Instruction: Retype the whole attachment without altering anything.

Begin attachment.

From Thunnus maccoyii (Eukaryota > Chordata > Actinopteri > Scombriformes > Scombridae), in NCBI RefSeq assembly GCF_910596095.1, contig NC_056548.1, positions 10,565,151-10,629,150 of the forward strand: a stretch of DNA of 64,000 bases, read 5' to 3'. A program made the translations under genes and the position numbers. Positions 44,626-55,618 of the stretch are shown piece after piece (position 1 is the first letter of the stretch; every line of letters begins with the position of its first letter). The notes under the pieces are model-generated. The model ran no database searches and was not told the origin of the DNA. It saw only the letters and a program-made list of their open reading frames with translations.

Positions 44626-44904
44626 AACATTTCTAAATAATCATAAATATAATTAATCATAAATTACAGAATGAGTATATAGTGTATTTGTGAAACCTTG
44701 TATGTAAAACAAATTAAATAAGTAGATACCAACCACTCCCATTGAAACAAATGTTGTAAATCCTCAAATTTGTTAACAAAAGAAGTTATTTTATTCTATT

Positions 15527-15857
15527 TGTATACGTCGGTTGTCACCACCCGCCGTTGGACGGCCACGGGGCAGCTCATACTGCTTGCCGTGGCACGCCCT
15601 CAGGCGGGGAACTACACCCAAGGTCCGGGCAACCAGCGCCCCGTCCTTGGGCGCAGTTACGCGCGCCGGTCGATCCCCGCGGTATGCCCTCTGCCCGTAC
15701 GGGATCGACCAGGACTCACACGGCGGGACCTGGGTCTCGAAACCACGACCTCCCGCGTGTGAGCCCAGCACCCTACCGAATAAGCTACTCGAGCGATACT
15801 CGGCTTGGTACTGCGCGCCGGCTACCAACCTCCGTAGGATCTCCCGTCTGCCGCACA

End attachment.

From Thunnus maccoyii (Eukaryota > Chordata > Actinopteri > Scombriformes > Scombridae), in NCBI RefSeq assembly GCF_910596095.1, contig NC_056548.1, positions 10,565,151-10,629,150 of the forward strand: a stretch of DNA of 64,000 bases, read 5' to 3'. A program made the translations under genes and the position numbers. Positions 44,626-55,618 of the stretch are shown piece after piece (position 1 is the first letter of the stretch; every line of letters begins with the position of its first letter). The notes under the pieces are model-generated. The model ran no database searches and was not told the origin of the DNA. It saw only the letters and a program-made list of their open reading frames with translations.

Positions 44626-44904
44626 AACATTTCTAAATAATCATAAATATAATTAATCATAAATTACAGAATGAGTATATAGTGTATTTGTGAAACCTTG
44701 TATGTAAAACAAATTAAATAAGTAGATACCAACCACTCCCATTGAAACAAATGTTGTAAATCCTCAAATTTGTTAACAAAAGAAGTTATTTTATTCTATT

Positions 15527-15857
15527 TGTATACGTCGGTTGTCACCACCCGCCGTTGGACGGCCACGGGGCAGCTCATACTGCTTGCCGTGGCACGCCCT
15601 CAGGCGGGGAACTACACCCAAGGTCCGGGCAACCAGCGCCCCGTCCTTGGGCGCAGTTACGCGCGCCGGTCGATCCCCGCGGTATGCCCTCTGCCCGTAC
15701 GGGATCGACCAGGACTCACACGGCGGGACCTGGGTCTCGAAACCACGACCTCCCGCGTGTGAGCCCAGCACCCTACCGAATAAGCTACTCGAGCGATACT
15801 CGGCTTGGTACTGCGCGCCGGCTACCAACCTCCGTAGGATCTCCCGTCTGCCGCACA